Louisiana Sen. David Vitter is again under fire from adult content publisher Larry Flynt. Flynt restated his claim today that Vitter patronized a Louisiana prostitution service in 1999.
The Hustler magazine publisher called a news conference today and brought a former prostitute into his Beverly Hills office to publicly name Vitter as her former client.
Wendy Ellis had previously told her story to reporters under a pseudonym, but today, she sat alongside Flynt at his ornate desk, and recounted how she was paid for sex by Vitter two to three times a week for a period of four months in 1999. Flynt also provided reporters with results of a polygraph examination which supports Ellis's claim.
Ellis says she was a heavy drug user during the period she claims to have had sex with the then-state representative, and did not know or care that
Vitter was a public official. She says she is now off drugs and hopes telling her story publicly will force Vitter to resign from the Senate. "Why do we want to have a man who is representing our country lie continuously?" she asked.
In July, Vitter apologized for a "very serious sin in my past," acknowledging that his telephone number was among those found in the records of a Washington escort service that federal investigators say was a cover for a prostitution ring. Vitter's involvement with the D.C. service was first revealed by Flynt, who uncovered the phone records as part of an ongoing investigation into the conduct of Washington officials.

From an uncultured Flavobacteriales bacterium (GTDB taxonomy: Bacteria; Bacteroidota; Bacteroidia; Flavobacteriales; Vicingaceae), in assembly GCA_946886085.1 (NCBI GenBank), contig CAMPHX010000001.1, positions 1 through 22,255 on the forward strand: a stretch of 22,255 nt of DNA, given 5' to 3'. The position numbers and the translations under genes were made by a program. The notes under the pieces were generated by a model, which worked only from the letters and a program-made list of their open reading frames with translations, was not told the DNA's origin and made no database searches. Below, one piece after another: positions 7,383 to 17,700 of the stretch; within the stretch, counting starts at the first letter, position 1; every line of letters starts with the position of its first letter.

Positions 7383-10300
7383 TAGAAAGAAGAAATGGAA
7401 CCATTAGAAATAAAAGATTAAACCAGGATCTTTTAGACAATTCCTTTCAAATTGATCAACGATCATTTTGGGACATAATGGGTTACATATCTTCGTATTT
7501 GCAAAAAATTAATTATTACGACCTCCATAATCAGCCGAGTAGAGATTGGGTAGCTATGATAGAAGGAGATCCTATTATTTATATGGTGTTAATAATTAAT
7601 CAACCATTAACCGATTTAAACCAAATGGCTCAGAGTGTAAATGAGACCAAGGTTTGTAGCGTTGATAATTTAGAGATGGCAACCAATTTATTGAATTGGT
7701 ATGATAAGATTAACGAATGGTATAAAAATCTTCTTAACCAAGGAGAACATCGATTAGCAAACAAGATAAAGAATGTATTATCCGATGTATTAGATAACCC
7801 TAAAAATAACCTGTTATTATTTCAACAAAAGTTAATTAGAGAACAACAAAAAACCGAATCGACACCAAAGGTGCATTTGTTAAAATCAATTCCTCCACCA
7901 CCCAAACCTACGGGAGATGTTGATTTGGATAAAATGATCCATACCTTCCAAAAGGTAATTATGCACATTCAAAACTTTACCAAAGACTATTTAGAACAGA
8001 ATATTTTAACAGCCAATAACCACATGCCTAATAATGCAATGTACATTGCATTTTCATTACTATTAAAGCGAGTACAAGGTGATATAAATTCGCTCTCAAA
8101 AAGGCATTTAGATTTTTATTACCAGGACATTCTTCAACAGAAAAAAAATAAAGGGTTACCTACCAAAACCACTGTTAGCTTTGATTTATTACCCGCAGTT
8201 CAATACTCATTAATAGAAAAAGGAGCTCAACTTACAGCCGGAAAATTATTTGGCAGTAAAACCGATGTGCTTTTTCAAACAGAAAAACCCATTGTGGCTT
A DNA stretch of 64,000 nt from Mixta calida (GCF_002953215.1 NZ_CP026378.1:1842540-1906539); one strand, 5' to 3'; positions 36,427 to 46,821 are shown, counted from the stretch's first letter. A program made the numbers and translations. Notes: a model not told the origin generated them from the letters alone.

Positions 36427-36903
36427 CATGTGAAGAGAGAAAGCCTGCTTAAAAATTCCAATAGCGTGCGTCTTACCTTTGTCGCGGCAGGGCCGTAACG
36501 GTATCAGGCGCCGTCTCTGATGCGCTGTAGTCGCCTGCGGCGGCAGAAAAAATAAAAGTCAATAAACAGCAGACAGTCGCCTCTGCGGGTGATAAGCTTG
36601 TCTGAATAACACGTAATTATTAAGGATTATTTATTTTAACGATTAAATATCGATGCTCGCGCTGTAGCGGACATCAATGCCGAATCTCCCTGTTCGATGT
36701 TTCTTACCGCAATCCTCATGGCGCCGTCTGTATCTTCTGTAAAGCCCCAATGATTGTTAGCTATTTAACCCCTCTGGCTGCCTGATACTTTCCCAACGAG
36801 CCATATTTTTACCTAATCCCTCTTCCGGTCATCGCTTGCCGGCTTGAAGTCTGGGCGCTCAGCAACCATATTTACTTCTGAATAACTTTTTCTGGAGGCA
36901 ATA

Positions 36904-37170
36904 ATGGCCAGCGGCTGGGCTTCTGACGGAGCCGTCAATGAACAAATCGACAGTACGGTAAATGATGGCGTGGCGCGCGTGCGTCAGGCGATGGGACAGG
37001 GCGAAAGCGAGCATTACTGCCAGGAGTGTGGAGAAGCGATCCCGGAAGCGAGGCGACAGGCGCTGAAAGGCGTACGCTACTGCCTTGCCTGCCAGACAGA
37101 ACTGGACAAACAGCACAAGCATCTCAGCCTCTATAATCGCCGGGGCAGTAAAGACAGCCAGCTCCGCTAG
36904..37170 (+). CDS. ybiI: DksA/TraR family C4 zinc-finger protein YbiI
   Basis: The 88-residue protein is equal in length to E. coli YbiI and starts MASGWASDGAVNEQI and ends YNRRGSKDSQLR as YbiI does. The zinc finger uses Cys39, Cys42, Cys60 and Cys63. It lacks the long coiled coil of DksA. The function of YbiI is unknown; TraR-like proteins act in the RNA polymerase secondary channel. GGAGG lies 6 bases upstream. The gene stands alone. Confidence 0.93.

In his July statement, Vitter denied patronizing Louisiana prostitutes.
Though the senator was at work in Washington today, his office did not respond to requests for comment from ABC News. This morning, Vitter questioned Gen. David Petraeus at a Senate Foreign Relations Committee hearing.
Flynt still aims to force Vitter's resignation from the Senate. He says that Vitter's self-portrayal as a family values agenda official makes him a fair target.
"I think that bothered her more than anything, that he was being such a hypocrite," said Flynt of Ellis' motivation for going public. "If you are going to throw stones, you shouldn't live in a glass house, and that's what it's all about."
Flynt employed polygraphist Edward Gelb to administer Ellis' lie detector examination. "He was totally convinced, after administering the test to her, that she was being totally truthful," said Flynt of Ellis' results. "I don't think you'd get the same results with Vitter."
Gelb issued a statement through Flynt that polygraph results found Ellis was "telling the truth" when she answered "yes" to the question: "Did you have a sexual relationship with David Vitter for at least four months through a New Orleans escort service?"
Though she refused to say whether Flynt had paid her for her statement, Ellis claimed that money was not a motivating factor in her decision to name Vitter.
Flynt took out a full page add in the Washington Post in June that offered $1 million to anyone who could document "a sexual encounter" with a high ranking government official.
Ellis was not offered the million-dollar reward from Hustler for her story. "Wendy would have gotten a lot of money on this deal, but she wasn't the first source to out Vitter," explained Flynt. "The pie gets smaller as you go along."